For a moment, Bryce flashed back to that old yearning that used to hit him when he caught sight of Cody. That Jesus-I-want-him feeling, all tangled up with can’t-have, don’t-dare. Then a scrawny stand of trees came between him and the barn, and he turned his attention back to the road. He’d been over Cody for years, and Scott was just one more straight guy with a pretty face. It was losing the job that had him feeling so hollow right now.

He’d thought about pulling over to call his agent at the first truck stop, but he drove on by. Something about being behind the wheel was relaxing, even when the wheel was steering a Mazda with as much rust as paint. He could pretend that driving was all he was supposed to do. No difficult conversations, no thinking, no posturing and pretending and schmoozing. Just him and the car and the road, mile after mile


About the Author

I get asked about my name a lot. It's not something exotic, though. “Kaje” is pronounced just like “cage” – it’s an old nickname.

I live in Minnesota, where the two seasons are Snow-removal and Road-repair, where the mosquito is the state bird, and where winter can be breathtakingly beautiful. Minnesota’s a kindly, quiet (if sometimes chilly) place and it’s home now.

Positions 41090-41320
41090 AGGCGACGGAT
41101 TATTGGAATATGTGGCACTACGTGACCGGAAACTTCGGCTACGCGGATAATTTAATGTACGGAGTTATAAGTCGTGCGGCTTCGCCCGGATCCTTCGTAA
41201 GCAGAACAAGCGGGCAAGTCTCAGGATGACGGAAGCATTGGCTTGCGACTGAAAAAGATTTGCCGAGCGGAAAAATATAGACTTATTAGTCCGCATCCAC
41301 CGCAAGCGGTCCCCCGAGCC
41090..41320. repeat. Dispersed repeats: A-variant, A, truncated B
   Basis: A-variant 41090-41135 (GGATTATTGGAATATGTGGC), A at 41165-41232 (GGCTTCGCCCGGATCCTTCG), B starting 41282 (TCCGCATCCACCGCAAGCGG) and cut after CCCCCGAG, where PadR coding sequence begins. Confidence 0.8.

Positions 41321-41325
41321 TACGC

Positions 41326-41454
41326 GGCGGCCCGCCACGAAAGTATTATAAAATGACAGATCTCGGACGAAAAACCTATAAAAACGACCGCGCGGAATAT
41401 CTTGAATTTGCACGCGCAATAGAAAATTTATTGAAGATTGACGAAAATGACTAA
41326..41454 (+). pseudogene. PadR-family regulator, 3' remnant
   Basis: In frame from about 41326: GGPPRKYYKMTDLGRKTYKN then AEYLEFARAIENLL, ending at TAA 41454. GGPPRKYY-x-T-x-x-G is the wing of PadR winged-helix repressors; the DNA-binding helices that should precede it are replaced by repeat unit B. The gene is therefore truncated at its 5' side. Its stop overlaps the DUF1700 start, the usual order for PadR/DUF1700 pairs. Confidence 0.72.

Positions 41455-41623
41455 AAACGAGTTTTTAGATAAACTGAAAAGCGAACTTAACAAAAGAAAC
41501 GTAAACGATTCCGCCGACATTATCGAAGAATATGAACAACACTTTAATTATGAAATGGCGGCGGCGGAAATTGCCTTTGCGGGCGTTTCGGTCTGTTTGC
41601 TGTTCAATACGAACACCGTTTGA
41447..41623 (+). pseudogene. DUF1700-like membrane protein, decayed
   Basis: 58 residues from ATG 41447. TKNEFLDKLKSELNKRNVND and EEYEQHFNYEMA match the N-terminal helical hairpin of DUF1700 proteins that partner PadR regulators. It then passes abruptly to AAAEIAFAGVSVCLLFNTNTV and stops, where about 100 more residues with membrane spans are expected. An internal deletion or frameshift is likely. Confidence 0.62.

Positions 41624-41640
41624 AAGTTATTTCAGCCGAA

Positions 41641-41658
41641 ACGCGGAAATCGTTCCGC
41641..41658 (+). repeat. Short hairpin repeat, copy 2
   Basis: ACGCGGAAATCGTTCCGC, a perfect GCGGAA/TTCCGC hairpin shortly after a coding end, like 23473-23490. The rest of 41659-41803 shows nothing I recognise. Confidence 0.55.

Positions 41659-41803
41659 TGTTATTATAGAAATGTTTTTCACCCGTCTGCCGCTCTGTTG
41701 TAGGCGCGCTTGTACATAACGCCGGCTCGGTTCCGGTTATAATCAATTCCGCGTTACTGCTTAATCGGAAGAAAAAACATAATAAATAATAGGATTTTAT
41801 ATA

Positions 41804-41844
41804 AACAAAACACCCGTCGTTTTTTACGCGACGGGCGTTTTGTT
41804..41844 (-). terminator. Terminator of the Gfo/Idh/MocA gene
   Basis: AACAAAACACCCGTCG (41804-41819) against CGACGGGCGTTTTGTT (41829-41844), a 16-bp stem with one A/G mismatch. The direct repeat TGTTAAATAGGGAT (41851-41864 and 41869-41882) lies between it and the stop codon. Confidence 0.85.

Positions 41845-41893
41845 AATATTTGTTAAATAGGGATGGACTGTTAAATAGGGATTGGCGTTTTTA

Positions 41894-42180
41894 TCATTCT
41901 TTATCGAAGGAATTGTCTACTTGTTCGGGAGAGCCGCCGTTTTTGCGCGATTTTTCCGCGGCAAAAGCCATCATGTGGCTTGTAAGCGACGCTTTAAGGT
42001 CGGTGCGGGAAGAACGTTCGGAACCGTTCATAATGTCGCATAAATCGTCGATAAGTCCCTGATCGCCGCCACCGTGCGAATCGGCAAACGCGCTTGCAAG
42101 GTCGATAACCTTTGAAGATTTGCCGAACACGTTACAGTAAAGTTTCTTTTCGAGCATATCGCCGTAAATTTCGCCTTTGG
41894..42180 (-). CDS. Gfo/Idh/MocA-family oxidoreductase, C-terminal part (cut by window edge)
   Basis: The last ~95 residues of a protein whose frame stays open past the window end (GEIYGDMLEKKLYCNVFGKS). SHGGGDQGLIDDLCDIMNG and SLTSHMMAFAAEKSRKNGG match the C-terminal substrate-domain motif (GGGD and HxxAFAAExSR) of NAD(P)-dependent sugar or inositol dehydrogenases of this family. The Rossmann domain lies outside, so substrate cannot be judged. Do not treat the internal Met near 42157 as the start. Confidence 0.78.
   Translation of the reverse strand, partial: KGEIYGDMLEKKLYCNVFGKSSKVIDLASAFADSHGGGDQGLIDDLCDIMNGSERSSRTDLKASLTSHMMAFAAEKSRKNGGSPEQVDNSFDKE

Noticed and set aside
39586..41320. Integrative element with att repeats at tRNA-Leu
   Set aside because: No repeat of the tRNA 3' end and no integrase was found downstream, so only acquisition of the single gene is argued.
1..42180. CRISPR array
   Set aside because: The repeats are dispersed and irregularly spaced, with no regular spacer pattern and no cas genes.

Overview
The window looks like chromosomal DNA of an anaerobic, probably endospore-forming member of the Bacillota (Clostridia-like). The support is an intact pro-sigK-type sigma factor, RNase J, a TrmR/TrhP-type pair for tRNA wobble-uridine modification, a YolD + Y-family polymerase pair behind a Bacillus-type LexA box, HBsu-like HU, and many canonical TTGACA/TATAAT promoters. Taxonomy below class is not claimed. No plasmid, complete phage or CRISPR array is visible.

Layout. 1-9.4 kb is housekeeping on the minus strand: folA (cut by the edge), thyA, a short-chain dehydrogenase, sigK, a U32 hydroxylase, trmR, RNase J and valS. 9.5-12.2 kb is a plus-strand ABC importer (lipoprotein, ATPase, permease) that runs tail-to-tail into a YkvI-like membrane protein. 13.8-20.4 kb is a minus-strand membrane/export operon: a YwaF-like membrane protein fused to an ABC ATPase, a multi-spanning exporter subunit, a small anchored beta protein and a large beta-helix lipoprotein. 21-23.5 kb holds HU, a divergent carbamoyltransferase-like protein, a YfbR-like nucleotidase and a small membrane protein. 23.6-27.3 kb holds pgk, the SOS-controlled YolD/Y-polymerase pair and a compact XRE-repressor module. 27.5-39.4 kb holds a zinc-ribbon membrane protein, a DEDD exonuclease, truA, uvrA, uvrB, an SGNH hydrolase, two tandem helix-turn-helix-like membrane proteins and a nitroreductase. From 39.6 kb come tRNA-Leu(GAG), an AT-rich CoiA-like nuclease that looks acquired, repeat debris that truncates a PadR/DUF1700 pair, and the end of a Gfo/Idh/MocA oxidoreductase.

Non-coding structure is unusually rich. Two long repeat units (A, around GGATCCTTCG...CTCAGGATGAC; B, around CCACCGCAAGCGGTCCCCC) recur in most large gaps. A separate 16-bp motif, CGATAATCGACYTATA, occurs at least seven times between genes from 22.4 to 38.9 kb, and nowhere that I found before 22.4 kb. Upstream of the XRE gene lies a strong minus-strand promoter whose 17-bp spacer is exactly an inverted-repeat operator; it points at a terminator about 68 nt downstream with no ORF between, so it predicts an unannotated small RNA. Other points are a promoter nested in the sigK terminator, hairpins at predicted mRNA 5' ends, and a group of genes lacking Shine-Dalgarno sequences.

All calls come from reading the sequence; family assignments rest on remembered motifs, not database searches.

I’ve been writing for far longer than I care to admit (*whispers – forty years*), mostly for my own entertainment. I mainly publish M/M romance (with added mystery, fantasy, historical, SciFi…) I also have a few Young Adult stories released under the pen name Kira Harp.

My husband finally convinced me that after all that time writing for fun, I really should submit something, somewhere. My first professionally published book, Life Lessons, came out from MLR Press in May 2011. I have a weakness for closeted cops with honest hearts, and teachers who speak their minds, and I had fun writing the four novels and three freebie short stories in the series. I’ve been delighted by the reception Mac and Tony have received.

I now have a good-sized backlist in ebooks and print, both free and professionally published. A complete list with links can be found on my Books page.
I also have  an author page on Goodreads where I do a lot of book reviews. You can find me to chat there– I hang out on Goodreads a lot because I moderate the  Goodreads YA LGBT Books group there. I also post free short YA stories on that group, more than 50 of them so far. Or find me on Facebook –